St. Mary's Seminary & University

Dr. Barnabas Aspray

Assistant Professor of Systematic Theology

B.Sc., University of Exeter
M.A., Regent College
M.Phil., Ph.D., University of Cambridge

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After his Computer Science undergraduate degree (University of Exeter) and several years as a BBC software engineer in London, Dr. Aspray left for a new career in academic theology. He first completed two Master’s degrees, one in Biblical Studies at Regent College, and the other in Systematic Theology at the University of Cambridge. He remained at Cambridge for his PhD in philosophy of religion, now published as Ricœur at the Limits of Philosophy (CUP: 2022). He then spent four years teaching and researching at the University of Oxford before joining the faculty of St. Mary’s in 2023.

Dr. Aspray is a philosophical theologian interested in the way Christian belief and practice interact with the concerns and questions of contemporary Western society. His current research project focuses on the Christian ethics of refugees and immigration. He is passionate about making theology accessible and relevant to the lives of those without an academic background, both Christian and non-Christian.

Dr. Aspray has lived in various places around the world, including two years in Ecuador, one year in France, and three years in Canada. He is married to Silvianne, an academic theologian from Switzerland, and together they have two daughters, Estelle and Celine.

Courses Taught

  • Doctrine of God
  • Christology and Soteriology
  • Fundamental Theology
  • Ministry in Ecumenical and Interfaith Contexts

Selected Publications


Aspray, B. Ricœur at the Limits of Philosophy: God, Creation, and Evil (Cambridge University Press: 2022).

Journal Articles

Aspray, B. ‘Jesus Was a Refugee: Unpacking the Theological Implications’, Modern Theology 40 no. 2 (2024).

Aspray, B. ‘Faith, Science, and the Wager for Reality: Meillassoux and Ricœur on post-Kantian Realism’, International Journal of Philosophy and Theology 84, no. 2 (15 March 2023): 133–56.

Aspray, B. ‘New Challenges to Character Education’, Journal of Character and Leadership Development 10, no. 2 (2023): 49–59.

Aspray, B. ‘A Throne Will Be Established in Steadfast Love’: Welcoming Refugees and the Davidic Kingdom in Isaiah 16:1-5’, Open Theology 7 (2021): 426–44.

Aspray, B. ‘How Can Phenomenology Address Classic Objections to Liturgy?’, Religions 12, no. 4 (April 2021): 236.

Aspray, B. ‘Y a-t-il une métaphysique ricœurienne ?’, Crossing: The INPR Journal 1 (2020): 73-83.

Aspray, B. ‘“No One Can Serve Two Masters”: The Unity of Philosophy and Theology in Ricœur’s Early Thought’, Open Theology 5, no. 1 (2019): 320–332.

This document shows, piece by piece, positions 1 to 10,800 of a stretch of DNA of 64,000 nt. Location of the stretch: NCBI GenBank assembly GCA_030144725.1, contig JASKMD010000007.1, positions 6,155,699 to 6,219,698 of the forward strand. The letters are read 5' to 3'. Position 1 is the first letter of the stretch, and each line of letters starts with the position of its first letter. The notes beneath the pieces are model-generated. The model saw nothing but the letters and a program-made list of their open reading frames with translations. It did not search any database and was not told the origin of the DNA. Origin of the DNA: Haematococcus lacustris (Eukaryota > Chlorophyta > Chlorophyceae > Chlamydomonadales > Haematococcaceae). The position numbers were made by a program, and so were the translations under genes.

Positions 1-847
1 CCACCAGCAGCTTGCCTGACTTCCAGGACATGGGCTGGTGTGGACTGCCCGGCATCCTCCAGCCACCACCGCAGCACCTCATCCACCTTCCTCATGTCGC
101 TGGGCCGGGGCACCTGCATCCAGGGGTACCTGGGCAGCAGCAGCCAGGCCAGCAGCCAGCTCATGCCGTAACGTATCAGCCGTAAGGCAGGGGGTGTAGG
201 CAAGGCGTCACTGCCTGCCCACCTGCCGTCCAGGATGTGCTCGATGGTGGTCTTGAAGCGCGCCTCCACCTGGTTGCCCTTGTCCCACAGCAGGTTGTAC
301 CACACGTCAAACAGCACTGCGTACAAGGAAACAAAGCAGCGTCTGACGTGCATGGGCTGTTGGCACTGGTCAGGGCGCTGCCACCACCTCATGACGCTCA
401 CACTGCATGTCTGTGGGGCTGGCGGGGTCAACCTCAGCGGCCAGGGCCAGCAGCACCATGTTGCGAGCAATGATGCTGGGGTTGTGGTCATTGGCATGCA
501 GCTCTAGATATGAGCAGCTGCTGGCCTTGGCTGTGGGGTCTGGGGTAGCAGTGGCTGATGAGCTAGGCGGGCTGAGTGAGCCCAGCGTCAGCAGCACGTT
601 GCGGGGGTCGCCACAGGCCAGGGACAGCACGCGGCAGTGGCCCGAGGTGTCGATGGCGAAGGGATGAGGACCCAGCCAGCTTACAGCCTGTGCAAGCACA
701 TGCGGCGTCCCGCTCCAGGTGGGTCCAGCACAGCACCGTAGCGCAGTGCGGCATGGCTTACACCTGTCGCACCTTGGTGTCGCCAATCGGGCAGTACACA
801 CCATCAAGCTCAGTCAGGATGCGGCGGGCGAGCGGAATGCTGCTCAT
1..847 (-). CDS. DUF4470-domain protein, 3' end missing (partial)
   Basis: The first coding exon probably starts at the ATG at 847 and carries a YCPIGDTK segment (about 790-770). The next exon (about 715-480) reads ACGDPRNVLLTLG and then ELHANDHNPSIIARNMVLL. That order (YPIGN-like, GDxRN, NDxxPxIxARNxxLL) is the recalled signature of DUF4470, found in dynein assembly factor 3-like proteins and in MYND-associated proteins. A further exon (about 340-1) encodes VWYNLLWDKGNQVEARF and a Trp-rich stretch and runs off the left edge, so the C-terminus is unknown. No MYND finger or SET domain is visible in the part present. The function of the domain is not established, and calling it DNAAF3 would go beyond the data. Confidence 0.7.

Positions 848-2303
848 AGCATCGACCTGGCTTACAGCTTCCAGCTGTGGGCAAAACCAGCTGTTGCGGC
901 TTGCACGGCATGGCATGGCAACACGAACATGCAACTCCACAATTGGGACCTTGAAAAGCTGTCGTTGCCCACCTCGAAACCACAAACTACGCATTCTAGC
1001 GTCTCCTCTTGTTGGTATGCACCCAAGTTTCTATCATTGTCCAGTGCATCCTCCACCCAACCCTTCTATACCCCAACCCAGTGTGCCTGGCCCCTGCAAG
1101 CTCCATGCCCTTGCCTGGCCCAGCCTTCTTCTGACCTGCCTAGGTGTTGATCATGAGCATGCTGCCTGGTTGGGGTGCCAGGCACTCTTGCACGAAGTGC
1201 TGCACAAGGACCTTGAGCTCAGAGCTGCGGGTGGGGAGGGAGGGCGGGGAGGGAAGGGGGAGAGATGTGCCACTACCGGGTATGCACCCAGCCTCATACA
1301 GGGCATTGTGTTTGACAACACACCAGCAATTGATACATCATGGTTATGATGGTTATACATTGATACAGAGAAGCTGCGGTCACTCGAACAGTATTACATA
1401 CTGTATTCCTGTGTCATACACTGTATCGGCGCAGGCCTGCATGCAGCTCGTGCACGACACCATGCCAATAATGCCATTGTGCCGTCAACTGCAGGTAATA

Aspray, B. ‘“Scripture Grows with its Readers”: Doctrinal Development from a Ricœurian Perspective’, Modern Theology 35, no. 4 (2019): 746-759.

Chapter Contributions

Aspray, B. ‘A Greater Hope’, in By Strange Ways: Theologians and Their Paths to the Catholic Church, ed. Jonathan Fuqua and Daniel Strudwick (Ignatius Press, 2022).

Aspray, B. ‘From Exegesis to Allegory: Ricœur’s Challenge to Biblical Scholarship’, in Reading Scripture with Paul Ricœur, ed. Joseph Edelheit and James Moore (Lanham: Lexington Press, 2021).

Aspray, B. ‘Transforming Heideggerian Finitude? Following Pathways Opened by Falque’, in Transforming the Theological Turn: Phenomenology with Emmanuel Falque, ed. Martin Kočí and Jason Alvis (Lanham: Rowman & Littlefield, 2020).


Emmanuel Falque, ‘The All-Seeing: Fraternity and Vision of God in Nicholas of Cusa’, Modern Theology   35, no. 4 (2019): 760-787. Translated by Barnabas Aspray.

Paul Ricœur, ‘From One Testament to the Other’, Modern Theology 33, no. 2 (2017): 235–42. Translated by Barnabas Aspray.

Dictionary Entries

Three entries (‘Friedrich Nietzsche’; ‘Biblical Hermeneutics’; ‘Transcendence’) in The Oxford Dictionary of the Christian Church, ed. Andrew Louth, 4th ed., (Oxford: Oxford University Press, 2022).

Online Resources

Favourite Quotations

“You are not compelled to form any opinion about this matter before you, nor to disturb your peace of mind at all. Things in themselves have no power to extort a verdict from you.” – Marcus Aurelius

“I think it’s impossible to really understand somebody, what they want, what they believe, and not love them.” – Orson Scott Card

“If the truth offend, better so than that it remain concealed.” – St. Jerome